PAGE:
Under Arizona's “Wrongful Death Statute,” A.R.S. 12-611, wrongful death is defined as a death caused by “the wrongful act, neglect or default of another.” A claim for wrongful death is essentially a personal injury lawsuit brought on behalf of a deceased person by a family member or the personal representative of the deceased person's estate. The claim must be brought within two years from the date of death, and may only be filed by the following persons:
- the surviving spouse of the deceased person;
- any surviving child of the deceased person;
- a surviving parent or guardian of the deceased person;
- the personal representative of a deceased spouse, child, parent, or guardian; or
- the personal representative of the deceased person's estate.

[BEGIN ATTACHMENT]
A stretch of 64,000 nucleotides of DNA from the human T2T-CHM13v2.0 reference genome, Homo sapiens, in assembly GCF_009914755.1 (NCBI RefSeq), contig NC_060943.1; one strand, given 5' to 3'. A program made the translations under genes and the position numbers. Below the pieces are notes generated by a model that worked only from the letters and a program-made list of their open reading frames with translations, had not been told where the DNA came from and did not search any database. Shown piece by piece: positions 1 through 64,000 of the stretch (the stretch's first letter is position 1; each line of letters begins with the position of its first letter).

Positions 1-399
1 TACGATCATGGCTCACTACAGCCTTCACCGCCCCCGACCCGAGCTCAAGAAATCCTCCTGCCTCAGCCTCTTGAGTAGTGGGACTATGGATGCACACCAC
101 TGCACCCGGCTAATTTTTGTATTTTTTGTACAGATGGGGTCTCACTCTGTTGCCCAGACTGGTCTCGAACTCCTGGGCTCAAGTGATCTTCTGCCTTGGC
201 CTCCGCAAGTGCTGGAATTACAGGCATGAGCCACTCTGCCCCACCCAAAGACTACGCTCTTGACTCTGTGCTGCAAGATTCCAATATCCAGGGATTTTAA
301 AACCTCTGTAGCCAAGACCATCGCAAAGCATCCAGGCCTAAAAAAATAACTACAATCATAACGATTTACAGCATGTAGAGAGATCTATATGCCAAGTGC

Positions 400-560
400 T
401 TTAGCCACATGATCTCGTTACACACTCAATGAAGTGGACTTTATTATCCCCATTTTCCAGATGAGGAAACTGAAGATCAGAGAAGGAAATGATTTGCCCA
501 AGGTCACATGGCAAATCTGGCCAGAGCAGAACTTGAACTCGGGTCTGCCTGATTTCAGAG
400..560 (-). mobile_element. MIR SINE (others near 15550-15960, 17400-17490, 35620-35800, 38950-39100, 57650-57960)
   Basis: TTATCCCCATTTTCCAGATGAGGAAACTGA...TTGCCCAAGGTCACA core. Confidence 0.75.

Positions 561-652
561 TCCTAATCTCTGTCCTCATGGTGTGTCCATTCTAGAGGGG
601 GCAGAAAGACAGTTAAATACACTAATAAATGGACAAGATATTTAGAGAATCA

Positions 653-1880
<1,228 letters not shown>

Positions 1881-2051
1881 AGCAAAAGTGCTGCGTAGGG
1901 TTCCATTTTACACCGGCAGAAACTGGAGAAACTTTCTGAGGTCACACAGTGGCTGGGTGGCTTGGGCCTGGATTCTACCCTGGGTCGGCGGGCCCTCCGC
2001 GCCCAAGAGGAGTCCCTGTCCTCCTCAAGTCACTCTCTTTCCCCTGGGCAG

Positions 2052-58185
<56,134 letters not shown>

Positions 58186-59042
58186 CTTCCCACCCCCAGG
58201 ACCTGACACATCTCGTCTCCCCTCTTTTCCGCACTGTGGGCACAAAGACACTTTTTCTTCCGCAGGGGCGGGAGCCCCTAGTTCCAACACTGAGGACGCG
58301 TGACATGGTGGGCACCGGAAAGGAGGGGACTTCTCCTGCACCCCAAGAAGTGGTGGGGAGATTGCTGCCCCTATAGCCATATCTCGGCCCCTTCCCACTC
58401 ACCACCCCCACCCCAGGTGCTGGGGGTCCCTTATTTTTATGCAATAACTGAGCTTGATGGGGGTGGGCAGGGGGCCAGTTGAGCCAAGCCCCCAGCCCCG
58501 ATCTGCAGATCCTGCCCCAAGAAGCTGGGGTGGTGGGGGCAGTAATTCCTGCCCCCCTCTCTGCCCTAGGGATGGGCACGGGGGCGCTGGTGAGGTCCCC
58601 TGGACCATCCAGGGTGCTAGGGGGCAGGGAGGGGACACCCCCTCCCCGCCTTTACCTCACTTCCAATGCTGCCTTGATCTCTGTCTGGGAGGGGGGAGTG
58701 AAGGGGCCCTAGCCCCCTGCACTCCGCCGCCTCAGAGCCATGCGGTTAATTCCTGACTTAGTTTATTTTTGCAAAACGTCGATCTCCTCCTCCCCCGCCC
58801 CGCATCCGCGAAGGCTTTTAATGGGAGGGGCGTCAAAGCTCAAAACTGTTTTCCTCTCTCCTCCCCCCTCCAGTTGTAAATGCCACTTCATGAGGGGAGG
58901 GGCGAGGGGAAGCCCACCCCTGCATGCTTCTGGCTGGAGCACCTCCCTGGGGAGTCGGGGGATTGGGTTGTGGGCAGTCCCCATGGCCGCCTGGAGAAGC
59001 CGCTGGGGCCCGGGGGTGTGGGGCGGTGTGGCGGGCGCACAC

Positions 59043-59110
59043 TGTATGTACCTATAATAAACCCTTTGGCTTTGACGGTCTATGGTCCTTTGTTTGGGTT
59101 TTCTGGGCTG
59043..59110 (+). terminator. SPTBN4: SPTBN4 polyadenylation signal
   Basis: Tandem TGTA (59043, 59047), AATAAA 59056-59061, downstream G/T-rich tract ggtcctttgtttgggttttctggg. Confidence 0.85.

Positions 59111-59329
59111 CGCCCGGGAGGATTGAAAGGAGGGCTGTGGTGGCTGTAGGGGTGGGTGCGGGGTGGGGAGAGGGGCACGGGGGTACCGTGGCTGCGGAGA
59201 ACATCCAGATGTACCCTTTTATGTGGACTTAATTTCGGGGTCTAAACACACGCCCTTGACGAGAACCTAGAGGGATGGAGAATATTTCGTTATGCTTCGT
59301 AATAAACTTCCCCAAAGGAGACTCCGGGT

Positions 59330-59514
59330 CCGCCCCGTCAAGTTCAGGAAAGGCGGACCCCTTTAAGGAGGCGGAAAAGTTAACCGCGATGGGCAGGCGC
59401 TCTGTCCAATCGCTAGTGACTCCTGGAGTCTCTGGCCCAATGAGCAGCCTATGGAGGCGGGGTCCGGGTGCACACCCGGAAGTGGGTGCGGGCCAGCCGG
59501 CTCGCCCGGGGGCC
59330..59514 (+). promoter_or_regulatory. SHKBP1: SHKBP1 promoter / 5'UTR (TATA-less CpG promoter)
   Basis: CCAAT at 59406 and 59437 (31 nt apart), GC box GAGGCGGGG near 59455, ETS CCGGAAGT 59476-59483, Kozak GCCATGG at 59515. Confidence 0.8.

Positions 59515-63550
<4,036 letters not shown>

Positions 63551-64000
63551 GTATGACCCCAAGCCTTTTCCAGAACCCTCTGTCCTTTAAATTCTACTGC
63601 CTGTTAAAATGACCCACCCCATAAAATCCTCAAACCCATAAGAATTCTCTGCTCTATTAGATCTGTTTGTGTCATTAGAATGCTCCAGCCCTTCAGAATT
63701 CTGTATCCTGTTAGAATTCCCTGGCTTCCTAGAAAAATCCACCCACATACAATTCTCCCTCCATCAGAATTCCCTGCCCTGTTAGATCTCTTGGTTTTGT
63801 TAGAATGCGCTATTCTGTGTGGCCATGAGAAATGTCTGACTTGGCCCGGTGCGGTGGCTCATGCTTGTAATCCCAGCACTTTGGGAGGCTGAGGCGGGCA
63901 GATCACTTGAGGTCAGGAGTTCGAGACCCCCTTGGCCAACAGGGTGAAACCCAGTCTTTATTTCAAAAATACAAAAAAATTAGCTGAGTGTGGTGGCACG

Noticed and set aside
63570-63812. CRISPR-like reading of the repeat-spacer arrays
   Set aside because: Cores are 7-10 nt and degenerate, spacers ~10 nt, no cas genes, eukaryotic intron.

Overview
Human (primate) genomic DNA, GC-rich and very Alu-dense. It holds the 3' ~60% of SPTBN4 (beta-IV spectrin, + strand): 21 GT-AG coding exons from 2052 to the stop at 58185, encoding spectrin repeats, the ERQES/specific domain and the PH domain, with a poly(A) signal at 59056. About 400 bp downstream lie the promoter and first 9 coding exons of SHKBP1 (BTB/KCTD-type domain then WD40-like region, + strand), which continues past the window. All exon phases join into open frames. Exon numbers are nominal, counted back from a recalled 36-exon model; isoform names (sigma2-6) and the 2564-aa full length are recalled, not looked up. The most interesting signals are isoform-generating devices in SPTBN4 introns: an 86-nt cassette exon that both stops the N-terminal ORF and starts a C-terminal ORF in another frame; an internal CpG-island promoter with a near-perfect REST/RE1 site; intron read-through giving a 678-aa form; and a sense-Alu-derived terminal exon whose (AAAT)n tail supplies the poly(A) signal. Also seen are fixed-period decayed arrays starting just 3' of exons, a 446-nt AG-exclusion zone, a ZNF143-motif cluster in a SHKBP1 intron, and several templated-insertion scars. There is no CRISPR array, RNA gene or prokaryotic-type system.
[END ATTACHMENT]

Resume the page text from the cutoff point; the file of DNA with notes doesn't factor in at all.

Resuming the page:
Typical damages that may be recovered by the decedent's estate in a wrongful death case include:
- funeral and burial expenses;
- medical bills for emergency treatment received by the decedent just prior to death;
- wages or benefits the deceased person would have earned if he or she had survived;
- The cost to repair or replace any property damaged in the event; and
- pain and suffering endured by the deceased person before death.
In addition, the following damages may also be recovered by family members of the decedent:
- the value of household services performed by the decedent;
- the loss of care, companionship, and guidance; and
- pain and suffering due to the decedent's death.
It is up to the surviving family members to decide how to allocate the damages awarded amongst themselves. Otherwise, the Court may enter a binding Order apportioning damages amongst the members.